ATLANTA—On any given day, Cherella Nicholson (M.I.S. in Urban Studies ’20) may find herself knee-deep in the weeds on an abandoned lot in Fresno, California. This scenario is not out of the ordinary for Nicholson, who champions environmental advocacy and brownfield remediation in her spare time.
Nicholson’s work advocating for environmental remediation, while solely in a volunteer capacity, is important to the Fresno community. The Environmental Protection Agency estimates there are more than 450,000 brownfields across the United States and approximately 300 of them are located within Fresno County.
“There are roughly 60 to 75 unidentified brownfield sites in the City of Fresno,” Nicholson said. “This is an understudied field, and that makes it difficult produce a comprehensive report of every brownfield site. However, much of Fresno’s land area is vacant because it is contaminated.”
Nicholson’s passion for environmental advocacy emerged in 2015 while she worked for the Building Neighborhood Capacity Program, an offshoot of the Neighborhood Revitalization Initiative implemented under the Obama Administration that aids low-income neighborhoods in constructing a sustainable infrastructure and retaining equitable access to educational, employment and housing resources. Her passion traversed with Nicholson to the Andrew Young School, where she participated in the NASPAA-Batten Student Simulation Competition conducted by the Network of Schools of Public Policy, Affairs and Administration.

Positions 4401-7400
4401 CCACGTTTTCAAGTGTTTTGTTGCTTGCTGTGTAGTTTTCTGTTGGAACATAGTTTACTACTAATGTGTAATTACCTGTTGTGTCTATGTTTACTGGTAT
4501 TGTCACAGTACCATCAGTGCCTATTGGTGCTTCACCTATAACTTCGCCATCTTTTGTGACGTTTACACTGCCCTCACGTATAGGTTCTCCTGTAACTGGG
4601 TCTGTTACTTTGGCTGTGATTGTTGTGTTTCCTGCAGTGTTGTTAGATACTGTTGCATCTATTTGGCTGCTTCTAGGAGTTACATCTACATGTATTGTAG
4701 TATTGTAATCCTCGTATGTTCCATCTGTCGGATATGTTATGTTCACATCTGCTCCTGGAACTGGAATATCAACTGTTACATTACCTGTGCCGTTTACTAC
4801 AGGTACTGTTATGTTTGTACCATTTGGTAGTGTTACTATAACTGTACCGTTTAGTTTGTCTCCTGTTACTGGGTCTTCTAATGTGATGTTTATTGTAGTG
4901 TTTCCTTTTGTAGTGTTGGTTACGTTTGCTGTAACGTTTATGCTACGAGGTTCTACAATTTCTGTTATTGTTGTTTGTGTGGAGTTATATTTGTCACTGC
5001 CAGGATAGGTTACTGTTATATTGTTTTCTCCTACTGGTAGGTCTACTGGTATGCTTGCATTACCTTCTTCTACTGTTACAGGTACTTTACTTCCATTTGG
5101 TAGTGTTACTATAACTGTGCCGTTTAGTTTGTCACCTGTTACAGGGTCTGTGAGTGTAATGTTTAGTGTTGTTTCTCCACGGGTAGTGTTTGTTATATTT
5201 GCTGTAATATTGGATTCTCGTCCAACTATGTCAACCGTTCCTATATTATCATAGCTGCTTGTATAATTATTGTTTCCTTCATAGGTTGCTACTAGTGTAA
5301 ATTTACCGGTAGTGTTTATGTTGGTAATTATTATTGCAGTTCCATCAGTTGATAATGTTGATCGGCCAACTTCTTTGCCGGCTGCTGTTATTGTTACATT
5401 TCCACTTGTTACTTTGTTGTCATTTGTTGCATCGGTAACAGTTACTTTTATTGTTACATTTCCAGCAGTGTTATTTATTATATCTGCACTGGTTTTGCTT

“We were given a mock city with seven districts, and we had to create and fix the city’s transportation infrastructure. It was a fast-paced, day-long simulation that gave us the real-world experience of working with policymakers and dealing with decisions that impact communities for generations.”
Soon after earning her master’s degree, Nicholson went to Fresno to begin working as a program officer with the Central Valley Community Foundation. She took with her the lessons she learned to improve the southwest Fresno area.
“I really got into it, and I wanted to continue studying the problem,” she said. “I see myself as an advocate. I speak about brownfields at any opportunity I am given. I find that many property owners are unaware of the resources available to them to help remediate their sites.”
Also an advocate for civic engagement, Nicholson is working to see an increased reflection of the city’s Black and Brown residents in its community development spaces. Despite African
Americans comprising only 8.3 percent of Fresno’s demographic, they make up about 24 percent the city’s southwest area. To increase their representation, Nicholson plans to develop a civic engagement training program to equip all residents with the necessary tools to engage in community-building and accountability.
“I am looking to hold the city accountable, but it is hard to do so if many of the residents are not
aware of what needs to be accounted for,” she said. “As voters, as residents, we have the power to do that, and it is our responsibility. No one will hold the government accountable except for the voters. I want people to know that they have the right to call their local elected officials. As a community, we are well within our right to call and ask for status updates on funding that is intended for our neighborhood.”
Story by Victoria Bowden, M.P.P. Candidate